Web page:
Most doctors use a standard measure called the hemoglobin A1c to measure your blood average over a 90-120 day period.
The A1c measures the percentage of hemoglobin in your blood that has been glycosylated. This provides doctors with an indicator of how much glucose has attached to hemoglobin over the course of the lifetime of hemoglobin molecules .
The higher the percentage, the more glucose has attached to hemoglobin, and the higher your average blood glucose.
The A1c test can also be used to diagnose diabetes, based on the following guidelines:
Image courtesy of the American Diabetes Association: https://www.diabetes.org/a1c
- If your A1c level is below 5.7%, you are considered at the lowest risk for prediabetes and type 2 diabetes.
- If your A1c level is between 5.7% and less than 6.4%, you may be diagnosed with prediabetes.
- If your A1c level is 6.5% or higher, you may be diagnosed with type 2 diabetes.
Monitoring your time in range allows you to determine a few key things that the A1c measurement does not directly measure:
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Reasons Your A1c Might Be High When Youre Not Diabetic
Are you worried youâre at risk of diabetes because of high blood sugar levels on your A1C test? Does your blood sugar spike even when youâre eating healthy foods like apples and pears?
While high blood sugar is a common sign of diabetes, itâs not exclusive to those with the health condition. In fact, people often encounter high levels even if they donât have a history of diabetes.
Stick To A Regular Schedule So You Can More Easily Follow Your Healthy Diet And Lifestyle
Skipping meals, letting too much time pass between meals, or eating too much or too often can cause your blood sugar levels to fall and rise too much, the ADA points out. This is especially true if you are taking insulin or certain diabetes drugs. Your doctor can help you determine the best meal schedule for your lifestyle.
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What Does A1c Stand For
Hemoglobin A1C , commonly called A1C, stands for glycosylated hemoglobin. An A1C test provides information on how well-controlled a persons diabetes is. It does this by measuring the percentage of red blood cell hemoglobin protein that has sugar stuck to it and provides a three-month average of your blood glucose levels, explains , MD, a board-certified endocrinologist at the Center for Endocrinology at Mercy Medical in Baltimore. The higher blood sugar levels are, the more glucose attaches to hemoglobin. The results provide patients and their healthcare providers with information on how well their treatment, diet, and medication is working and whether adjustments are necessary.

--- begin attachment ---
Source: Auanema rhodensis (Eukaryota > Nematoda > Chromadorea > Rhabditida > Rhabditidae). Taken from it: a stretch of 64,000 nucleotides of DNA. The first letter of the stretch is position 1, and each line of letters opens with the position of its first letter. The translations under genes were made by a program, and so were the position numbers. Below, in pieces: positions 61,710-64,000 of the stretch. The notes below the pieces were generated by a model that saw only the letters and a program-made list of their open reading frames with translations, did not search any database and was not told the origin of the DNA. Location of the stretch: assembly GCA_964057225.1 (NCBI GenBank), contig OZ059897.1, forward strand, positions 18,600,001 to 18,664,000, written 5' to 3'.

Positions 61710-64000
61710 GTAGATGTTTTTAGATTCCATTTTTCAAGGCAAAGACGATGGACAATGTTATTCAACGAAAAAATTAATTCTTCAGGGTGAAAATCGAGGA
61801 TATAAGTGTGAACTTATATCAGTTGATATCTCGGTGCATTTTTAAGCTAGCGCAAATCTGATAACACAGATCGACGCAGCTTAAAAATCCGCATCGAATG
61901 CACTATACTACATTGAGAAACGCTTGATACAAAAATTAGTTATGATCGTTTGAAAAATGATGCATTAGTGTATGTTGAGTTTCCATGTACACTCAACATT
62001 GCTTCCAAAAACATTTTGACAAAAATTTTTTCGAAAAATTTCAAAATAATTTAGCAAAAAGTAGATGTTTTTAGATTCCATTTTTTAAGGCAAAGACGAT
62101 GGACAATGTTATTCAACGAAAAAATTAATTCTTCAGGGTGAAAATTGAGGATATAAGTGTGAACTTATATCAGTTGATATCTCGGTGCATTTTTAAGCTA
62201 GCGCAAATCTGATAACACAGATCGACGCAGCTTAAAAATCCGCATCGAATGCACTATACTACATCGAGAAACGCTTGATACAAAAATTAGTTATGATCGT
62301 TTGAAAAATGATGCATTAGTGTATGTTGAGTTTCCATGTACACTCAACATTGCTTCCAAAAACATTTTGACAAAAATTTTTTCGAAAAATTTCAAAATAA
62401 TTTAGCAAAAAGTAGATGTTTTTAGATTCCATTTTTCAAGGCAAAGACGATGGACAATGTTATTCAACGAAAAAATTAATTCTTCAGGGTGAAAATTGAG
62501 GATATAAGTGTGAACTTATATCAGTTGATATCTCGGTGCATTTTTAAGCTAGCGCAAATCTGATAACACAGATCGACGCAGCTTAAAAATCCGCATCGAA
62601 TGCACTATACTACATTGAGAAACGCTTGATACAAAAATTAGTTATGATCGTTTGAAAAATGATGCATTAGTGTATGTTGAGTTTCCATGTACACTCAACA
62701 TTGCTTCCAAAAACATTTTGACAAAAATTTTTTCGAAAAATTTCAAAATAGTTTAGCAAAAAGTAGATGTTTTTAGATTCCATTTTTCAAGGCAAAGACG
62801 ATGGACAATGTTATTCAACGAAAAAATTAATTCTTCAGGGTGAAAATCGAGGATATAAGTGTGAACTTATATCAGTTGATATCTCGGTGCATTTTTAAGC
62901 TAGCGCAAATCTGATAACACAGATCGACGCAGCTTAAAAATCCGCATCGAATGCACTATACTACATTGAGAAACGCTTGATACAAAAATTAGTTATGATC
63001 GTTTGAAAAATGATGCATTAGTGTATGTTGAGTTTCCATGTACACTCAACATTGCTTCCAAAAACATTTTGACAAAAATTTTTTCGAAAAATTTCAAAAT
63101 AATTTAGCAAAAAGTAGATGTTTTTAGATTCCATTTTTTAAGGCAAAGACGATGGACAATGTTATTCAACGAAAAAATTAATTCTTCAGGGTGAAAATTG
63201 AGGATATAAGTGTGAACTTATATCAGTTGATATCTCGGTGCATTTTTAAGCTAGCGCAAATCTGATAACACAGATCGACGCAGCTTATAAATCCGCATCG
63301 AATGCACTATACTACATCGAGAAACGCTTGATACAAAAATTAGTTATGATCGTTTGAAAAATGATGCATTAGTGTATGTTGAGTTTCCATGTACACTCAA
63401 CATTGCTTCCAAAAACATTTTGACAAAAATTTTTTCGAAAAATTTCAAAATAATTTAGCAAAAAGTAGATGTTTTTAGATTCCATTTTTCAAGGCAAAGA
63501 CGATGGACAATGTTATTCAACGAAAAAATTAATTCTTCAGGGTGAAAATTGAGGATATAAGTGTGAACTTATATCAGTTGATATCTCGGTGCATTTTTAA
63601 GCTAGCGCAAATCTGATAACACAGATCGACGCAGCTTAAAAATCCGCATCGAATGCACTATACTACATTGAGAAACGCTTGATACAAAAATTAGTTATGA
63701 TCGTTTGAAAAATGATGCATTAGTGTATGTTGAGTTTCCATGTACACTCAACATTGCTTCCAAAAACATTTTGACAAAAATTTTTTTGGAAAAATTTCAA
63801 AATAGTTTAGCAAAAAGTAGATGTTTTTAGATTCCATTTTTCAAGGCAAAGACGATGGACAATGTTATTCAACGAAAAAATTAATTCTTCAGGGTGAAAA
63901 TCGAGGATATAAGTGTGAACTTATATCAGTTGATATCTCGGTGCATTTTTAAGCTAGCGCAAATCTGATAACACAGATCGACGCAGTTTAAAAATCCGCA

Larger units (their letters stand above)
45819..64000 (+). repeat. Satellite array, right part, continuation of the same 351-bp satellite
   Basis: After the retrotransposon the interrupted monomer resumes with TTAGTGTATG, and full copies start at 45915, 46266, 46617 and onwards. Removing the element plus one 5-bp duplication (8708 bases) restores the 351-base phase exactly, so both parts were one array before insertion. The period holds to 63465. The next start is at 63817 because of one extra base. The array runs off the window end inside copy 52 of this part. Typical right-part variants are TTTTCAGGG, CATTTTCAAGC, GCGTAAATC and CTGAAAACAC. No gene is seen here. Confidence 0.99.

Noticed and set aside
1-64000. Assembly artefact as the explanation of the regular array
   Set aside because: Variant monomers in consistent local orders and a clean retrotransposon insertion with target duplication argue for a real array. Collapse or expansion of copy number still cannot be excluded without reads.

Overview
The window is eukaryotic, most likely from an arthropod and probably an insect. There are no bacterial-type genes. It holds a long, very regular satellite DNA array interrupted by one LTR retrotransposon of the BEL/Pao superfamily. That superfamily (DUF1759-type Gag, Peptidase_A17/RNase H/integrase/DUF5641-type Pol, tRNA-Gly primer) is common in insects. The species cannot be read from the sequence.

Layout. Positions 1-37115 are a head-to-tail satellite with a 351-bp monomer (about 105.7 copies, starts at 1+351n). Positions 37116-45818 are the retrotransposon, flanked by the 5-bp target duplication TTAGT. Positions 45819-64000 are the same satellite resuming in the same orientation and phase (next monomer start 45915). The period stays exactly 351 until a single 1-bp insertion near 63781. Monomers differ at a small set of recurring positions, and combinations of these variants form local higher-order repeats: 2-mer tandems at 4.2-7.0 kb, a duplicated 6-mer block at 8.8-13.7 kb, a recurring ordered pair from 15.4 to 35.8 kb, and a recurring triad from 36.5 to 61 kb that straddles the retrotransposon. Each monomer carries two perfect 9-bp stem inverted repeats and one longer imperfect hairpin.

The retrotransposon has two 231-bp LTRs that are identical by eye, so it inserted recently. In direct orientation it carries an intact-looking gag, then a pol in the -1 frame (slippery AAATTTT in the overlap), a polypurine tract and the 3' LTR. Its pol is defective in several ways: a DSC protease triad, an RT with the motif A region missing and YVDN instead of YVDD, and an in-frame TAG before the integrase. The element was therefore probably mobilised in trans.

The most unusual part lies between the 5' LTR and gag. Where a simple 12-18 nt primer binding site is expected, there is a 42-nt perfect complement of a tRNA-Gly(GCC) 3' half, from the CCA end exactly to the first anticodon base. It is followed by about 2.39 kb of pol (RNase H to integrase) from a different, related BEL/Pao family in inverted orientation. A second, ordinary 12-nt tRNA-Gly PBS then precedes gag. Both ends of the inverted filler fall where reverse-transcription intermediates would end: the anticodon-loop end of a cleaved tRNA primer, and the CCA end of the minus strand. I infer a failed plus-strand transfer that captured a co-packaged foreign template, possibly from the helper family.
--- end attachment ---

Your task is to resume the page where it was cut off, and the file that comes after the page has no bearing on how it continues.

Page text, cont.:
There are a few reasons a doctor might suggest an A1C test:
- To make a diagnosis of Type 2 diabetes
- To test for prediabetes
- To monitor blood sugar levels
- To determine if treatment adjustments are needed
The A1C blood test is not for diagnosing Type 1 diabetes, gestational diabetes, or cystic fibrosis-related diabetes, according to the National Institute of Diabetes and Digestive and Kidney Diseases .
Setting The A1c Standard
A friend suggested that I contact the people who run the standardization program for A1C testing. This organization affiliated with the University of Missouri is the NGSP. Those initials used to stand for the National Glycohemoglobin Standardization Program. But now that the NGSP is international, they changed the name.
So I called Curt Rohlfing, the NGSP data manager and technical writer/research analyst at the University of Missouri. And finally hit pay dirt in my quest for learning what a normal A1C is.
Curt told me that every three or four years his lab at the university studies a group of people who don’t have diabetes to scientifically determine what a normal A1C level is. The results from one study to the next are always close, Curt told me. In their most recent study they tested 29 people who lived nearby in central Missouri.
I asked how they knew if the people they tested didn’t have diabetes. “Because we did fasting glucose tests on them, they had no prior history of diabetes, and none of them were obese,” Curt replied.
So what were their levels? They ranged from 4.5 to 6, Curt replied. That’s at plus or minus 3 standard deviations. I am certainly no statistician. But Curt tells me that it includes about 99 percent of the values.